A new report is suggesting that more organisations ought to consider placing either a chief intelligence officer or a chief technology officer on their board of directors in order to help drive digital strategy.
The interim management provider Russam GMS recently conducted new research that found that only two per cent of FTSE 350 companies have a technology specialist in their boardroom. This is quite perplexing as businesses have begun to rely on current and emerging technologies in an unprecedented way.
The firm's research suggests that CIO's play a valuable role in helping a business to adapt to technological developments. Within an organisation, they analyse how new technologies could benefit the company and help oversee the ways in which these advancements could be implemented.
Lisa Heneghan, a partner at KPMG's CIO advisory service in the UK, argued that many British companies often overlook the role of a CIO when making important decisions: “Within the British market, we find that at some of the major institutions, many CIOs are called in to answer the board's queries rather than to offer advice as equal stakes board members. This dynamic needs to be articulated by CIOs directly to their boards, and now with the CFO serving as an intermediary.”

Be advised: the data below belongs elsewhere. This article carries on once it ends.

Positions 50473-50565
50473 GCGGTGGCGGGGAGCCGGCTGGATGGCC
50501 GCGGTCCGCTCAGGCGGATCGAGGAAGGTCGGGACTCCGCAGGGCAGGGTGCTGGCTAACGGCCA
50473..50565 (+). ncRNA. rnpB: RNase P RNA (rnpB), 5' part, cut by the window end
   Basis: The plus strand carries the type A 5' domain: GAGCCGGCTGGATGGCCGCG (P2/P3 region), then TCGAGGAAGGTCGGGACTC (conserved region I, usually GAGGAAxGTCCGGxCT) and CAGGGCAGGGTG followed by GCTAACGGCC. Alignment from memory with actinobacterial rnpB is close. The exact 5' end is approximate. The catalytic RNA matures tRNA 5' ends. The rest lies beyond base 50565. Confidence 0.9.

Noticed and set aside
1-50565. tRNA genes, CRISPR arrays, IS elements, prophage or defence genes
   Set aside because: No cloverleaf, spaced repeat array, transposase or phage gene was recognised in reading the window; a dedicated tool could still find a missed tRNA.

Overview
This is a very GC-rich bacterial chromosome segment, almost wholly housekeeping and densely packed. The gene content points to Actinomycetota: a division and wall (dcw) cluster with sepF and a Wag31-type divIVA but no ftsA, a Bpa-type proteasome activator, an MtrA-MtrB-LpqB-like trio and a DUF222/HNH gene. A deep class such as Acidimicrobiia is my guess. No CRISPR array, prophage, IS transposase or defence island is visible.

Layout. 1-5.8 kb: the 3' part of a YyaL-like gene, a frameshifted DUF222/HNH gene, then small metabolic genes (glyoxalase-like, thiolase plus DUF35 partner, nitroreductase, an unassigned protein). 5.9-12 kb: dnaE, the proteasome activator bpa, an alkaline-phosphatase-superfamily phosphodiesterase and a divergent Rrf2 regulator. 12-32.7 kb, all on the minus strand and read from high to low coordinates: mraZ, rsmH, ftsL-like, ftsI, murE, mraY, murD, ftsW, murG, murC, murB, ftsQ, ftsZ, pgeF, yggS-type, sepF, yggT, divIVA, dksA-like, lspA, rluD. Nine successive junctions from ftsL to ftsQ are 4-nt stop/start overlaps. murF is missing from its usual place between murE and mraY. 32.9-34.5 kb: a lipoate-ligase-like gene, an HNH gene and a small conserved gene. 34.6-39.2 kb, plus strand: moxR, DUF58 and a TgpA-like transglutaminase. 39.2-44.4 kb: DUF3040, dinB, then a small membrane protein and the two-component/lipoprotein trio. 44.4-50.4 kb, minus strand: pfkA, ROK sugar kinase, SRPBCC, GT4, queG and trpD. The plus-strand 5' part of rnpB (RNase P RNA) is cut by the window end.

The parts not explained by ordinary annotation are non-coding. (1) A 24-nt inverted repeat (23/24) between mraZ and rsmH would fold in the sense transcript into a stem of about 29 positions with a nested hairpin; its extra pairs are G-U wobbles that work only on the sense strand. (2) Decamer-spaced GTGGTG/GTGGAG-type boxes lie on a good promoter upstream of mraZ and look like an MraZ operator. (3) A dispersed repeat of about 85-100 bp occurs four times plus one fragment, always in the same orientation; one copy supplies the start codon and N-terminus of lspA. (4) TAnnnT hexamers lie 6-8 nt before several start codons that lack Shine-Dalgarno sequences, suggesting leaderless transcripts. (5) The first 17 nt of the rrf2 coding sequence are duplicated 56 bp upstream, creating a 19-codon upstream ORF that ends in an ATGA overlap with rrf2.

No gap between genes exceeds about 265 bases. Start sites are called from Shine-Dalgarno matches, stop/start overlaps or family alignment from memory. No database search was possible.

According to Russam's research, almost two thirds of companies within the UK do not have anyone with digital or technology knowledge filling a position on their boards. The few companies that did have someone with expertise in the field serving on their boards, usually had them operating from the sidelines in the form of a non-executive director. While it is better than having no one with expertise on the board at all, these individuals are often quite removed from the everyday activity of their companies and are not involved with how technology is utilised at the base of their organisation.
A lack of available talent, understanding of technology and reluctance to change were all cited by companies without a CIO or CTO on their board of directors as reasons for not having someone directly involved in technology as a part of their board.
Hopefully organisations that currently lack someone with an expertise in technology take notice of Russam's report, as it may increase the likelihood of their organisation succeeding in a world that is becoming more reliant on technology to drive business by the day.
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